Custom Home Builders - Winter Park, CO

Steps to Building a House

When it comes to building a custom home, there are quite a few stages to go through to make sure your dream home is built to fit your lifestyle. When you work with us as your builder, we help you through each of those steps. Here’s what you can expect with your new home build.

StepItemApproximate Time
1Breaking Ground/Digging2 weeks – 1 month
2Foundation and Concrete1 month
3Underground Plumbing + Welding + Concrete Floor Pouring1-2 weeks
4Framing3-4 months
5Plumbing2 weeks
6Electrical1 week
7Inspections + Insulation + Drywall3 weeks
8Tiles + Cabinets + Interior Doors2 weeks
9Carpet + Hardwood Floors + Appliances2 weeks
10Punch List + Certificate of Occupancy (CO)2 weeks
11Closing – Move-In1 day
Timeline8-10 Months

Step 0. First Meeting and Architectural Drawings

Congratulations, you’ve made the first step to building your new home. It’s time for us to meet and really get to know what it is you’re looking for in your new home. We’ll need to talk through bedrooms, bathrooms, and square footage, of course, but also what specifically defines your new home, what our next steps will be and financial qualification for the budget. Afterward, we’ll work with you and architects to draw up your new home design. When we finally get to the point we have plans on the design, we can start with breaking ground.

Our team works with Buildertrend, a complete general construction online organization tool that helps us better communicate with you on timelines, selections, photography updates, and budgets. You’re able to log in at any time and see the status of your home build.

Before we can break ground, we must have design approval on architectural drawings, HOA approval, permits, and surveys. We also like to be upfront with what to expect from building a new, custom home. After reading through the steps of building a new home, we encourage you to read our part on “Expectations” down below.

Step 1. Breaking Ground

How long does it take to build a home?

During this time, our team also does the legwork to ensure the right paperwork, permits, and certificates are in place; as well as ensuring our entire team stays within your set budget.

As your General Contractor, we have a field team that builds your new home and an in-office team that works with you on what we call selections – tailored choices that will complete your home. Those selections include interior and exterior products – everything from stone, tile, and hardwoods to lighting, plumbing, and doors. Don’t worry, it may seem overwhelming at first, but all selections can be made in a time period that will not feel pressured and within your set budget. We’ll order all your selections and install them, so your home is move-in ready.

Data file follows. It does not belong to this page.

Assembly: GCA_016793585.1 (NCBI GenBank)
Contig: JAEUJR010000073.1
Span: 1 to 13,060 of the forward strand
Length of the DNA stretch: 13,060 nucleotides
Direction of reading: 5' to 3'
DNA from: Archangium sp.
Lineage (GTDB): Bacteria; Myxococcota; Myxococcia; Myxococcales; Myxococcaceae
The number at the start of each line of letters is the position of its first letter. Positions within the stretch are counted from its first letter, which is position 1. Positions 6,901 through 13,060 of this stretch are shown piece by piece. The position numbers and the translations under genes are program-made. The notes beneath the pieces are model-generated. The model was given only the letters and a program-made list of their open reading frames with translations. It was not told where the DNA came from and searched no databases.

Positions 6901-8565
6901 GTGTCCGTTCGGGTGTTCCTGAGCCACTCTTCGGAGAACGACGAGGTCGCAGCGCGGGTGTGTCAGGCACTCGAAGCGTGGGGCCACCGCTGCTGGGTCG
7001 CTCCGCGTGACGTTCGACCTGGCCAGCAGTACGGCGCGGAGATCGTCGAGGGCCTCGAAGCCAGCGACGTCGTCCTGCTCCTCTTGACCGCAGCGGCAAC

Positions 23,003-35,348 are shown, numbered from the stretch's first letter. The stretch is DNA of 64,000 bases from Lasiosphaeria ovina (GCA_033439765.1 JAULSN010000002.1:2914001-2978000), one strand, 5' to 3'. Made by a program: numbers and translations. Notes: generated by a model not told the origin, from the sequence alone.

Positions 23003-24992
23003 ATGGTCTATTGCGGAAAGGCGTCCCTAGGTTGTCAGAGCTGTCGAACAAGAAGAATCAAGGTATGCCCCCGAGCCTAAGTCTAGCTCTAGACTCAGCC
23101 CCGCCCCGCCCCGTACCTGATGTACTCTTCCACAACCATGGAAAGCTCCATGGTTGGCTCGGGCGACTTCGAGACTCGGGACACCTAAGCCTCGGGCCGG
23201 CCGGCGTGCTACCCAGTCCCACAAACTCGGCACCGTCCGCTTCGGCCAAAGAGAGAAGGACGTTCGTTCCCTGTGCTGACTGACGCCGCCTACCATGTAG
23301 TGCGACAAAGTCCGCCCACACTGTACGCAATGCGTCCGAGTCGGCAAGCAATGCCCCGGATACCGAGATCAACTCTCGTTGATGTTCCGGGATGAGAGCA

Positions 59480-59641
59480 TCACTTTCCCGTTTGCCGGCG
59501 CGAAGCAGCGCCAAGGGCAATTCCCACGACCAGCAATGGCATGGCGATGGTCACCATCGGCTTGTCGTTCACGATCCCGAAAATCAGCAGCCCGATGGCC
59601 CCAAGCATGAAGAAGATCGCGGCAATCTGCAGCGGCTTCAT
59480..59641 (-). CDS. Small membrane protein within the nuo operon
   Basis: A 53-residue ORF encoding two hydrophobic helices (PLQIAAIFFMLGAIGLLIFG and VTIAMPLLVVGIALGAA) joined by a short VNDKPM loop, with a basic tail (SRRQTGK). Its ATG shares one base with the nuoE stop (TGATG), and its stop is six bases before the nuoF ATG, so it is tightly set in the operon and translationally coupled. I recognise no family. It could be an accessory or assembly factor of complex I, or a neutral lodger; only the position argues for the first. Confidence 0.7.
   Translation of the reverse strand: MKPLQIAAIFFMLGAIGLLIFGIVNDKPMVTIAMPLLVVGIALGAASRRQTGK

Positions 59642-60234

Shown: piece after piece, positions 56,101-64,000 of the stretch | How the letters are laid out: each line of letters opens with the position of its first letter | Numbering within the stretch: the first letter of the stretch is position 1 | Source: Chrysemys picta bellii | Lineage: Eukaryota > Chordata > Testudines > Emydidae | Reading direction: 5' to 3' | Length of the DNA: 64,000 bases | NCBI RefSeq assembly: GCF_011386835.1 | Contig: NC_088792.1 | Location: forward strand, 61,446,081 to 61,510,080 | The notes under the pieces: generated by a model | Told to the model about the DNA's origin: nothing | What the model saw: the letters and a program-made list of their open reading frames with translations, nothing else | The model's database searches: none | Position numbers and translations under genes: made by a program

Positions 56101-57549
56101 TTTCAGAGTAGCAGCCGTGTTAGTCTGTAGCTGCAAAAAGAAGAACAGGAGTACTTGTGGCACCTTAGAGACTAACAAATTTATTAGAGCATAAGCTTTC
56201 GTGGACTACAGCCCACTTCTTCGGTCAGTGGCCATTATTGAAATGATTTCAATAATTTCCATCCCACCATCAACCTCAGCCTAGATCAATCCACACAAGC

On the constructions side, as simple as it sounds, our first step is to start digging.

  • Construction: To be able to access the property, we start with building a driveway. We also make a ‘Limited Disturbance’ line (which means we’ll surround the property with hay wattles for erosion control and markup property boundaries), form a concrete washout, and display construction signage – all of which is required by town bylaws before we can go any further. Surveyors will be on the property to help with site preparation, as well. Once the above work is done, we can start digging.
  • Selections: At this stage, decisions need to be made on plumbing. These selections must be made by the time we start backfilling. For the sake of placement for the plumber, kitchen and bathroom layout must be finalized at this time, because plumb lines are placed in the concrete and are final.

Step 2. Foundation and Concrete

How long does it take to build a home?

Our field team continues to work on the progress of your home build. You can visit your new home at any time, but because it is a hazardous construction zone, we ask that you inquire with us beforehand so that we can walk safely with you through the home. As your home continues to be built, you can log into Buildertrend at any time – from any device – to see photography progress. You can also speak with your team coordinators to learn more about progress. Of course, at the same time, we’ll continue to communicate about any needed changes or adjustments you or our team may have.

With construction, it’s time to start building the foundation and pouring the concrete.

  • Construction: We begin by pouring concrete to form the foundation of the home. Once dry, radiant floor heating installers and waterproofing sub-contractors move onto the site. When that team is done, we backfill the foundation to push the dirt back-up, snug against the concrete.
  • Selections: Upfront selections needs to start at this stage. These selections include appliances, cabinets, fireplace(s) and windows. Plumbing selections must be complete by this step. We’ll also work with you to finalize cabinet design so that plumbing and electrical can be finalized.

Step 3. Underground Plumbing, Welding, and Concrete Floor Pouring

Now, we can start with underground plumbing, steel installation, and concrete floor pouring over the radiant floor heating.

Step 4. Framing

How long does it take to build a home?

The longest stage in the home building process is framing, which can take multiple months to complete.

  • Construction: Framing starts with rough framing, which is basically the shell of the house. Slowly though, that shell is filled in with beams, plywood, and roofing. The exterior of the home will eventually get to a stage where it can be covered in a protective house wrap called Tyvek. When the roof is in place, the home is considered dried-in.
  • Selections: We have a few months during this step to put time towards selecting your final home finishes, but we would push to have all selections done during this stage before we moved on to the next step.
  • Before moving on to the next step and after rough-in and mechanical trades are complete, an inspection must be done by the town to ensure compliance with building codes.

Step 5. Rough Plumbing and HVAC